Education costs money, but then so does ignorance.
Claus Adolf Moser, Baron Moser, KCB, CBE (1922 – 2015)
Pensions. Which offer is more appealing? £1,000 a year for 10 years starting today, or £1,000 a year for 40 years starting in 9 years’ time? £40,000 seems like the right answer even if it means waiting for a while, but it’s the wrong answer and here’s why.
Politics has been a bit ‘Game of Thrones’ recently and somehow in amongst all the backstabbing, treachery and shenanigans we’ve ended up with a new Pensions Minister, announced by Theresa May to, appropriately, zero fanfare. His name is Richard Harrington and, in a piece he recently wrote in the industry press, one particular comment he made stood out:
“At the moment, many young people think pensions are so far away as to be irrelevant; we must try and change that perception. It is astonishing, but true, that someone who starts saving at the age of 21 and then stops at 30 will end up with a bigger pension pot than someone who starts saving at 30 and puts aside money for the next 40 years.”
Quote source: Money Marketing
Surely this can’t be right, can it? Well Mr Harrington is spot on, subject to an annual return north of 7% being achievable. Astonishing indeed, and what a simple message to tell your children and grandchildren. What a simple message for a boss to explain to his new and fresh-faced 20-something employee.
It all boils down to the compounding effect of investment growth over time. An investment of £100, growing at 5% per annum will be worth £105 at the end of year one, then £110.25 at the end of year two as both the original sum, plus the growth from year one, get rolled up by 5%. What many seem to struggle with is the incredible effect this can have over very long periods of time, such as the period of time in which most people save for retirement. That’s when compounding really becomes your friend.
For compounding to work, of course, growth on underlying investments is necessary and that’s where regular advice can bear dividends. There are certainly plenty of people with money languishing in funds which creep up at glacial pace. For these unfortunates, the compounding effect is negligible. Get your money working for you while it is locked away, remembering of course that investments can go down as well as up.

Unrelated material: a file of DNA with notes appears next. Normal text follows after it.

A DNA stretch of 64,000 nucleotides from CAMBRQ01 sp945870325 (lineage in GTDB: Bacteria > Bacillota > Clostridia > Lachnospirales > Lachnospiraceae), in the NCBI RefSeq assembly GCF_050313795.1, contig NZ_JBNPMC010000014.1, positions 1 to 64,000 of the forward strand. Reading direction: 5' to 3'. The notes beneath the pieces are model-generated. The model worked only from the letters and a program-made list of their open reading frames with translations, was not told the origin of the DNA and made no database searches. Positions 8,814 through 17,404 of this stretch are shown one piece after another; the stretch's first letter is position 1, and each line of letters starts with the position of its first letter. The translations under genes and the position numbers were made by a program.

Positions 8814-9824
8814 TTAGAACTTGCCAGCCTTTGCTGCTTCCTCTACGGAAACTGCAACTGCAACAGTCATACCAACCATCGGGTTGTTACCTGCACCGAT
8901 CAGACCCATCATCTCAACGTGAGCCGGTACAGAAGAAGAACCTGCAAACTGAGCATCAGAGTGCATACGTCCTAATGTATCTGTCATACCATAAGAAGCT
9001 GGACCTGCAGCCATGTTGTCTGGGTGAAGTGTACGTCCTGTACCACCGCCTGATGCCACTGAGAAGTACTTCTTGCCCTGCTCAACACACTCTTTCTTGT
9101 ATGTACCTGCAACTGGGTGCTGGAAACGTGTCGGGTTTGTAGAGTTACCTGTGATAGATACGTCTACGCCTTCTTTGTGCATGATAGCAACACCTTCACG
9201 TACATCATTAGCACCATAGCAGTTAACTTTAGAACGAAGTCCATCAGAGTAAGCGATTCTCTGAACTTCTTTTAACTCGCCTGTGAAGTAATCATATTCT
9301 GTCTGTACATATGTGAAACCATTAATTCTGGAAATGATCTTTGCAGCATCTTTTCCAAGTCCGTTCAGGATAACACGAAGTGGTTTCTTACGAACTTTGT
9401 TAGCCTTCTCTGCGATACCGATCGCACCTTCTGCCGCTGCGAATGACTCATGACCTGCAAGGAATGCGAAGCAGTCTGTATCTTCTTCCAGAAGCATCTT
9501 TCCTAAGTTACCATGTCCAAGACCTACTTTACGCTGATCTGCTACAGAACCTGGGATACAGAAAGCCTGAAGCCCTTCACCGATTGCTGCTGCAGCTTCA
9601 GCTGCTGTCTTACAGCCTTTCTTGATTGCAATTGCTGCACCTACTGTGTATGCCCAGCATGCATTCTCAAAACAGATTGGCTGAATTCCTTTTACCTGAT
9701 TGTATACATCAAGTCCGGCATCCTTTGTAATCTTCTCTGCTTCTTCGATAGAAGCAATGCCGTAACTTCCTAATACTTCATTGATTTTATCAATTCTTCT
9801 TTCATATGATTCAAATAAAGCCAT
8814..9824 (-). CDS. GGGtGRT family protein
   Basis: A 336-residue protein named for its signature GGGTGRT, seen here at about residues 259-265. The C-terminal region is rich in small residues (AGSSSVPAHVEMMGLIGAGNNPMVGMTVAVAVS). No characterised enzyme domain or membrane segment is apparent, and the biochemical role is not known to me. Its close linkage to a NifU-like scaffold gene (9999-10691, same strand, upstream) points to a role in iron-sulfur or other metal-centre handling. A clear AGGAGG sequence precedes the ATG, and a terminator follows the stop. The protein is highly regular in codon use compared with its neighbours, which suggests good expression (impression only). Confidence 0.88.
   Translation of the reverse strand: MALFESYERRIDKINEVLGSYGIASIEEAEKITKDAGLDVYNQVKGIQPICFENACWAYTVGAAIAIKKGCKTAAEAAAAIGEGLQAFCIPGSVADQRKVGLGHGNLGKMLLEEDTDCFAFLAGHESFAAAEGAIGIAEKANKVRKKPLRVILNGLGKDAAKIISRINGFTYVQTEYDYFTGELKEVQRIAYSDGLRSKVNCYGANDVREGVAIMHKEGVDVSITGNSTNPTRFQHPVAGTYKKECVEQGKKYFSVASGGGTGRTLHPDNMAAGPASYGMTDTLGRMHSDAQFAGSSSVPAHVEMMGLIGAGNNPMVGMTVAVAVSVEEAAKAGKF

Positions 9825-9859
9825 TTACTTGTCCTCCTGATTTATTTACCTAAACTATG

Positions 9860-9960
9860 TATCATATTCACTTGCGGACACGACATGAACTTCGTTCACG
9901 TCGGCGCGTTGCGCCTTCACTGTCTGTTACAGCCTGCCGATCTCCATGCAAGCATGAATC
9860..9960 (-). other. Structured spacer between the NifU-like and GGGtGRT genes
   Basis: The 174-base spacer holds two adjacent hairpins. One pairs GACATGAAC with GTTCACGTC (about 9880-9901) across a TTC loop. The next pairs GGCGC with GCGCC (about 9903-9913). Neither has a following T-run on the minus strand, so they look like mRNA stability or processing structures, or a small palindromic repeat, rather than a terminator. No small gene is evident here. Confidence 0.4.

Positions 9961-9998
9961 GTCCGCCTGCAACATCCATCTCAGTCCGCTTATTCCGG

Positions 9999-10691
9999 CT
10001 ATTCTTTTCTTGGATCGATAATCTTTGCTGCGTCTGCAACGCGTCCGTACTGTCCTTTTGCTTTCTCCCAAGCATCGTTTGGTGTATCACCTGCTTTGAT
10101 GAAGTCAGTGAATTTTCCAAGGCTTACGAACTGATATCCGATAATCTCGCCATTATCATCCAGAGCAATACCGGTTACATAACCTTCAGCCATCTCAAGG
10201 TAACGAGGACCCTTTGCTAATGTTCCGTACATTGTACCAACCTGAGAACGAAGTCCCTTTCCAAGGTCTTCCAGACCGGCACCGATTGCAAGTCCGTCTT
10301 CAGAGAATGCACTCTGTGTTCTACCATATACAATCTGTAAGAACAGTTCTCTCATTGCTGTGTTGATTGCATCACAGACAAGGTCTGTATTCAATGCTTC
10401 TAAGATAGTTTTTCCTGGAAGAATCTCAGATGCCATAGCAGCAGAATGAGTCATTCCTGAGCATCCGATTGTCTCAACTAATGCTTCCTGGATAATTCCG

A fact we can change
Mr Harrington hit another nail on the head in his comment. If pensions are to be truly successful we need better education. After more than a decade meeting all kinds of people, from fresh-from-university office juniors to CEOs of large multinational companies, 99% of them begin these meetings with the exact same sentiment; ‘I’m afraid I know nothing about pensions.’
Surely in this age of information overload it’s time people understood pensions properly and simple, yet stark, messages like Mr Harrington’s can really help change behaviour. All the while pensions are seen as some distant, unfathomable, almost hypothetical monster, people will never actively engage. Sure, millions of employees are being enrolled into workplace pensions now as a result of recent reforms but that doesn’t mean their understanding is any better than it was a decade ago. We’ve dealt with the problem of inflexibility so let’s now turn attention to the problem of complexity.
I dream of a better world, a world where we are free and pensions are universally understood, then I can retire. Something tells me it won’t be happening any time soon (but with the benefits of compounding at least I’ll be able to afford to when it does).
For now, the message to the budding generation in workforces up and down the land is simple – save early, retire richer. With the right employee benefit structure in place and with expert guidance on hand, who better to deliver this message than employers?